The Biden administration asked the Supreme Court on Friday to allow its controversial student loan debt relief program to go into effect while legal challenges play out across the country.
The program promises to deliver up to $20,000 of debt relief for millions of borrowers, but has been on hold after lower courts blocked it nationwide.
About 26 million people had already applied to the program by the time a federal judge froze it on November 10, prompting the government to stop taking applications. No debt has been canceled thus far.
After receiving the government’s brief, the Supreme Court asked the plaintiffs for a response by noon on Wednesday, November 23.
An “erroneous injunction” from a federal appeals court, Solicitor General Elizabeth Prelogar told the Supreme Court, “leaves millions of economically vulnerable borrowers in limbo, uncertain about the size of their debt and unable to make financial decisions with an accurate understanding of their future repayment obligations.”
Government lawyers say that President Joe Biden acted in order to address the financial harms of the pandemic and “smooth the transition to repayment” in order to provide targeted debt relief to certain federal student-loan borrowers affected by the pandemic.
Payments on federal student loans are scheduled to restart in January after a yearslong pandemic pause.
The program is designed to aid borrowers who are at highest risk of delinquency or default. Once debt cancellation begins, the plan could offer up to $10,000 in student loan debt relief to eligible borrowers making less than $125,000 ($250,000 per household.)
In addition, borrowers who received a Pell grant can receive up to $20,000 in relief.
The authority exists under the Higher Education Relief Opportunities for Students Act of 2003, or the HEROES Act, the administration says. It argues the law exempts the government from otherwise applicable procedural requirements, including notice-and-comment rulemaking.
“Because borrowers who default on their student loans face severe financial consequences – including wage garnishment, long-term credit damage, and ineligibility for federal benefits – Congress specifically authorized the Secretary (of Education) to waive or modify any applicable statutory or regulatory provision as he deems necessary to ensure that borrowers affected by a national emergency are not worse off in relation to their student loans,” Prelogar wrote in Friday’s filing.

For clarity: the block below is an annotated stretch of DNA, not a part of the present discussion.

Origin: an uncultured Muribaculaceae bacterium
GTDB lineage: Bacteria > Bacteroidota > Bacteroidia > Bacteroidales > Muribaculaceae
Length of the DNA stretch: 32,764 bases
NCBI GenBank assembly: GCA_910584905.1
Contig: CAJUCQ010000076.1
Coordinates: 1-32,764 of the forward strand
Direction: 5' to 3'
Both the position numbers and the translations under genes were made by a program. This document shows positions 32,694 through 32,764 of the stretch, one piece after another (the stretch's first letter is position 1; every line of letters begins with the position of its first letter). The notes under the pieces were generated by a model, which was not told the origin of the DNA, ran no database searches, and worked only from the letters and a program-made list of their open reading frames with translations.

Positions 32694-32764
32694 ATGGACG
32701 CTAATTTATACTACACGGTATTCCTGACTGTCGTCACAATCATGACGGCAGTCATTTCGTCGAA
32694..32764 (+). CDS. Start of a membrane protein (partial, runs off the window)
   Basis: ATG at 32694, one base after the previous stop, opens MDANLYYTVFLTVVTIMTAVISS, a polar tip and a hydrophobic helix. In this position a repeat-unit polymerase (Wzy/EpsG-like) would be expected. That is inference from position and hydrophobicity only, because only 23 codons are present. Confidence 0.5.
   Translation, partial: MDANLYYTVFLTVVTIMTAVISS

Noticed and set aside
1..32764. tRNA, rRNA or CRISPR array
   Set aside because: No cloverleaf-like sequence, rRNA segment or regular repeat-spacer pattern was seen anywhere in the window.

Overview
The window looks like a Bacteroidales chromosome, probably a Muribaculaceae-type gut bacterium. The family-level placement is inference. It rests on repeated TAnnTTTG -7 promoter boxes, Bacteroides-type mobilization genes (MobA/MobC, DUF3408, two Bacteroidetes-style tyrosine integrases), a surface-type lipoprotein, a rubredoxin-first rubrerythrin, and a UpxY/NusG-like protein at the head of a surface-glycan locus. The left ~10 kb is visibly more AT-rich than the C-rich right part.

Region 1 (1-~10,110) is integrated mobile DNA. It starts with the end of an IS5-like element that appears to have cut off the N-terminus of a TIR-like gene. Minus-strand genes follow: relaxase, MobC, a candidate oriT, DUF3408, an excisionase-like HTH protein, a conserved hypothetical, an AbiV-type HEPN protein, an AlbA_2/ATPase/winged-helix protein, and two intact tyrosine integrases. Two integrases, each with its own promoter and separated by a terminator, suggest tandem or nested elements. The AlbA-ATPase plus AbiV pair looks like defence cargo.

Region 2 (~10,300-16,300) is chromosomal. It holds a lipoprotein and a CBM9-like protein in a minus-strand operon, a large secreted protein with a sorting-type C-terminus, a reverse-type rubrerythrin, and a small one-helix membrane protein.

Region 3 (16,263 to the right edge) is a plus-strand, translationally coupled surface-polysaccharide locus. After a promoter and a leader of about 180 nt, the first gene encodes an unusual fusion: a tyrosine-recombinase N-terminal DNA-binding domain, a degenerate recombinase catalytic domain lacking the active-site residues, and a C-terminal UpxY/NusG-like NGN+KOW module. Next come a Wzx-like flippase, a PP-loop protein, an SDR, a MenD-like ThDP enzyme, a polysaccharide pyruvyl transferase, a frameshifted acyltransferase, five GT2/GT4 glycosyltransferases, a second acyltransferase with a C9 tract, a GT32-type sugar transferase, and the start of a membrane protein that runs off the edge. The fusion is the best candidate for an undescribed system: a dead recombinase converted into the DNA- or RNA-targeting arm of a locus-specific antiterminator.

The dispute at hand is brought by a group of states, led by Nebraska, who argue that the student loan debt relief plan violates the separations of power and the Administrative Procedure Act, a federal law that governs the process by which federal agencies issue regulations.
The Biden administration stresses that the challengers can’t show the legal injury necessary to bring the case to court.
But if the challengers survive that threshold issue, several conservative justices might be interested in the merits of the dispute concerning whether a federal agency has the authority to issue such broad relief. In the past, conservatives on the Supreme Court have looked skeptically at the so-called administrative state which, they say, violates the separation of powers.
A district court held that the states didn’t have the legal right or “standing” to prevail, but the 8th US Circuit Court of Appeals reversed, issuing a nationwide injunction blocking the program. It relied on the “irreversible impact” the debt forgiveness action would have and the fact that the collection of student loan payments, as well as accrual of interest on student loans would otherwise be suspended while the legal challenges play out.
A separate challenge is also percolating in federal courts brought by two individual borrowers – Myra Brown and Alexander Taylor – who are not qualified for full debt relief forgiveness and who say they were denied an opportunity to comment on the secretary of education’s decision to provide targeted student loan debt relief to some.
This story has been updated with additional details.